First Semester with Chromebooks Proves Successful

Though some minor inconveniences with the technology exist, freshman students and teachers agree that the pros of Chromebooks outweigh the cons.

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First Semester with Chromebooks Proves Successful

Samah Sharmin, Staff Writer

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Freshmen and Chromebooks? The idea could be the plot of a sci-fi horror film. However, aside from occasional misuse in class, teachers report few if any problems with Chromebooks. In fact, when interviewed about them, both teacher and student responses were overwhelmingly positive. Among the highlights were that Chromebooks allow students to write essays and research topics in class, leading to more individualized studies and technology incorporated into the classroom. However, the largest complaint was about blocked websites, with both students and teachers arguing that they often impede a student’s ability to research effectively. But the ultimate question remains: are Chromebooks worth it? Many students say yes, indicating that Chromebooks are likely here to stay.

The idea of having Chromebooks in class initially seems counterproductive: yes, students will be able to work on online assignments in class more easily, but it doesn’t take long for students to become distracted. However, according to math teacher Mr. Benzing, “Freshman are generally distracted anyway.” It’s difficult to assess if the Chromebooks are making them any less focused. Instead, Mr. Benzing believes that Chromebooks allow students to bring their classwork home. Combined with Google Classroom, he’s excited that now the “course can continue from home.” In fact, many students echo his thoughts. Freshman Adah Kauffman said that because “There’s a lot of people at [her] house, it’s nice to have [her] own laptop” to work with.”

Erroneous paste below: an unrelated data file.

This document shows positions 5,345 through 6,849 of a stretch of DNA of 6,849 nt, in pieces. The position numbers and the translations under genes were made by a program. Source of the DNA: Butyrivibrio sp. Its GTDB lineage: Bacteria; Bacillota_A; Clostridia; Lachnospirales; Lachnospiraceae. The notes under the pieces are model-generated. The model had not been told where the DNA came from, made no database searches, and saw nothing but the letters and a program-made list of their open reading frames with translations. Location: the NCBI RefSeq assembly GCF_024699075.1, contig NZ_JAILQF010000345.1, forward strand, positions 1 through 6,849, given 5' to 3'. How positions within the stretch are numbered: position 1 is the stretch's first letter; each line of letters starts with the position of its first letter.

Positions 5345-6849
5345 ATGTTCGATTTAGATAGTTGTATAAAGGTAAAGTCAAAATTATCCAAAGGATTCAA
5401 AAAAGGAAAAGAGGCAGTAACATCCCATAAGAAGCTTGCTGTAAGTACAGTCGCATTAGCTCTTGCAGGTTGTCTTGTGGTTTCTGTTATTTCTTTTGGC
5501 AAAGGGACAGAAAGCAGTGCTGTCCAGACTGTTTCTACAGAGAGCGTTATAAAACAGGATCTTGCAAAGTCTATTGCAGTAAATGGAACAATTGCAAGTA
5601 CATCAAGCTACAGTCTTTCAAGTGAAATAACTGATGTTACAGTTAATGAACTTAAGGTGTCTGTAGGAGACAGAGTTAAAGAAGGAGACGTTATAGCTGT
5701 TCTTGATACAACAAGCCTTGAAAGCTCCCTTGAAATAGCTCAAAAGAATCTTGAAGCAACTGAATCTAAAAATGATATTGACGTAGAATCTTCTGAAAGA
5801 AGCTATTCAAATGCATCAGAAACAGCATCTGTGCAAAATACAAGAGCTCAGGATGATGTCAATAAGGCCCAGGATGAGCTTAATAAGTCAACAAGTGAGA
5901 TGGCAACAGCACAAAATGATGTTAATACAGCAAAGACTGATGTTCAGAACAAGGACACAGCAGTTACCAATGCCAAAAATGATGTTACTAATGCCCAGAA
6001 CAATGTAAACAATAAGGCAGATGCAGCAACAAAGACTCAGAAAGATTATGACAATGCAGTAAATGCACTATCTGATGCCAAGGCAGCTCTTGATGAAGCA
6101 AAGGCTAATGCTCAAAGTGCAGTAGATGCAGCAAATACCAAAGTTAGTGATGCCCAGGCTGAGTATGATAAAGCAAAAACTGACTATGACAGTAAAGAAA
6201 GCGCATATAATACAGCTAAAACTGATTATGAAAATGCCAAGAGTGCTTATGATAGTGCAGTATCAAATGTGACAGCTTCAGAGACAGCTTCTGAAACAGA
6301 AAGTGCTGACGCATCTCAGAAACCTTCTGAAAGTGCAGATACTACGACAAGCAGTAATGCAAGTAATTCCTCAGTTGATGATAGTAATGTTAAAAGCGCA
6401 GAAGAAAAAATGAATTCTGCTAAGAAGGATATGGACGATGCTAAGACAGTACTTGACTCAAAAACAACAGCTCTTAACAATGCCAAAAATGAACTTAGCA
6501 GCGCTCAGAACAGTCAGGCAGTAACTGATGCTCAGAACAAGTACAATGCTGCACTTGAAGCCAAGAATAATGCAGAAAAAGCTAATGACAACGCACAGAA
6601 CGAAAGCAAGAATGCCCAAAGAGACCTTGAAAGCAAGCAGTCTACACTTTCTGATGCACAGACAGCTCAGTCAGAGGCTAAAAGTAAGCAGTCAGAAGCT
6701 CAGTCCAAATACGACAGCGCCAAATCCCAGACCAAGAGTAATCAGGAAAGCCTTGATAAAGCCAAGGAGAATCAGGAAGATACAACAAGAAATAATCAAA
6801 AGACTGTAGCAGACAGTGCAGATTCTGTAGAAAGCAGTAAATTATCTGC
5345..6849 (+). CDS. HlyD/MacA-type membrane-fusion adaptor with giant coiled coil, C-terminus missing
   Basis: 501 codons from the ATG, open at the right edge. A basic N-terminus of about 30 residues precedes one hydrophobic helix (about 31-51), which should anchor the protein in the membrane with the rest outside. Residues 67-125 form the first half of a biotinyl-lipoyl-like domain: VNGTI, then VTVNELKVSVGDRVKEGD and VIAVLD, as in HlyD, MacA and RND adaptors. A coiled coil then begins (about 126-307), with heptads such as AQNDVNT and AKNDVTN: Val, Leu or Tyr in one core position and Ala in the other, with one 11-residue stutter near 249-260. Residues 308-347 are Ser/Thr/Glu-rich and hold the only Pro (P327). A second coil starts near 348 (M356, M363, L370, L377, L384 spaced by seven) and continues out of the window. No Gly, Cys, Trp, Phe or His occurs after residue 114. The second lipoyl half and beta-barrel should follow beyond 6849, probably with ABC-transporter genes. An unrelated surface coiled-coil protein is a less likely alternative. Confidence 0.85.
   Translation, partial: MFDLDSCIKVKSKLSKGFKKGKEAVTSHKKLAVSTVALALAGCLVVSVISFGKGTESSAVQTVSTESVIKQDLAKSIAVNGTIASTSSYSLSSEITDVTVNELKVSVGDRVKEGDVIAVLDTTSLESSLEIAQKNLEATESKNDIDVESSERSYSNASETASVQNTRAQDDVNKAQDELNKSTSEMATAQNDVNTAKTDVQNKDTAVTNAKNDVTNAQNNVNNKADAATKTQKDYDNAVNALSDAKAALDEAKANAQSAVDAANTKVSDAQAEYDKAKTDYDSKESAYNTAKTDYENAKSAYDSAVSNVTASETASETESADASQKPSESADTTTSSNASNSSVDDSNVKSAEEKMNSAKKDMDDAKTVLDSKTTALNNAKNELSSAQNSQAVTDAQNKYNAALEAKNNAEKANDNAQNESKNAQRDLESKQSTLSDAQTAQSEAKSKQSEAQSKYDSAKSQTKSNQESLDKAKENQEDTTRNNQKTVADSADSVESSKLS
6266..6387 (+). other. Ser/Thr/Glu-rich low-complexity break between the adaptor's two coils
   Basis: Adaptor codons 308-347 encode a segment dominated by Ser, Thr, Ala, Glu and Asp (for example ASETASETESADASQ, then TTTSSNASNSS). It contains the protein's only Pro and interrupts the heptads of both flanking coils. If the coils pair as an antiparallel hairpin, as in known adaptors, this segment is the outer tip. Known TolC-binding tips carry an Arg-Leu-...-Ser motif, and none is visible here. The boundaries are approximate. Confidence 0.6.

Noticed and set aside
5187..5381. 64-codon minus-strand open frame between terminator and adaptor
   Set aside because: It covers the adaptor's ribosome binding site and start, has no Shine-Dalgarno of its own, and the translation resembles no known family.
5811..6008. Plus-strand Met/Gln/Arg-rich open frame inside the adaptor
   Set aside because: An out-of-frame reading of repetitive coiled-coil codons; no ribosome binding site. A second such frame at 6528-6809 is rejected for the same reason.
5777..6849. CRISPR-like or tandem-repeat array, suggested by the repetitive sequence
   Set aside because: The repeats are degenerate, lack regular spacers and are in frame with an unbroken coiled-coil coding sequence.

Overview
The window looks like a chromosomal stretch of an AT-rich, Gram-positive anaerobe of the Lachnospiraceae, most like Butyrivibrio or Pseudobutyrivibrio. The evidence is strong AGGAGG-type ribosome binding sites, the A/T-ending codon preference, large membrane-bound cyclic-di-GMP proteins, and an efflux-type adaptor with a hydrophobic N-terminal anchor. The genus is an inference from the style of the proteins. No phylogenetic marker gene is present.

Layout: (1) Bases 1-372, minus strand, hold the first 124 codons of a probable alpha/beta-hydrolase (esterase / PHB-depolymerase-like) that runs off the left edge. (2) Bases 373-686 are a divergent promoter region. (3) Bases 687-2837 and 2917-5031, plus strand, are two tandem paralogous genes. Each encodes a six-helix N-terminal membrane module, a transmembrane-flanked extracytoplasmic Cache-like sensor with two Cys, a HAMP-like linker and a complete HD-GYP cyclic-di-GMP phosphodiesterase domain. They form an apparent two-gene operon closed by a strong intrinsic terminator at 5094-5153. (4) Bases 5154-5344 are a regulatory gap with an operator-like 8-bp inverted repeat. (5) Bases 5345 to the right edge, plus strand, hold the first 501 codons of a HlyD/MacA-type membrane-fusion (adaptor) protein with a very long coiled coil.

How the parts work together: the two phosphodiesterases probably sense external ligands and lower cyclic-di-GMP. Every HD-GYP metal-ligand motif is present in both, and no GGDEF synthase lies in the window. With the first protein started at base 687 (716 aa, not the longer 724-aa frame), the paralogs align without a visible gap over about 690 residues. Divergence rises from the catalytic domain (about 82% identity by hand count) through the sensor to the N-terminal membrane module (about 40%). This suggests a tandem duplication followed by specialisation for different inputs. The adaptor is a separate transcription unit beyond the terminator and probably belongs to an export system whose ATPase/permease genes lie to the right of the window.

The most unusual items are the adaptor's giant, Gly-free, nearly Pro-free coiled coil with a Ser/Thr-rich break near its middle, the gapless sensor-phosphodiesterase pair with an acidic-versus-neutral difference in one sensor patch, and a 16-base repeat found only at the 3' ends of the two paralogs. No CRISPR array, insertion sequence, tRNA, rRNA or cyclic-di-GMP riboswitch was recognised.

Unfortunately, Chromebooks aren’t always easy to work with. On top of technical difficulties, like troubles logging in and turning the laptop on, Ashrith Kandula told me that often “blocked websites interfere with research” and other schoolwork. Students and teachers alike hope for new, more liberal firewalls that prevent distractions but don’t impede with learning.

Additionally, the inability to download apps leads to problems, because the simplified apps that Google provides, like Google Spreadsheets and Slides, simply don’t make the cut for certain classes. For example, Ms. Shepard feels that using Excel and Microsoft Presentation are skills that every student requires. Unfortunately, Chromebooks hinder the ability to use these programs, potentially leaving students behind their more technologically-adept peers.

Altogether, however, students agree that they would rather have the Chromebooks than be without them. Mr. Benzing seems to reflect the popular opinion when he says that “the benefits outweigh the harms.”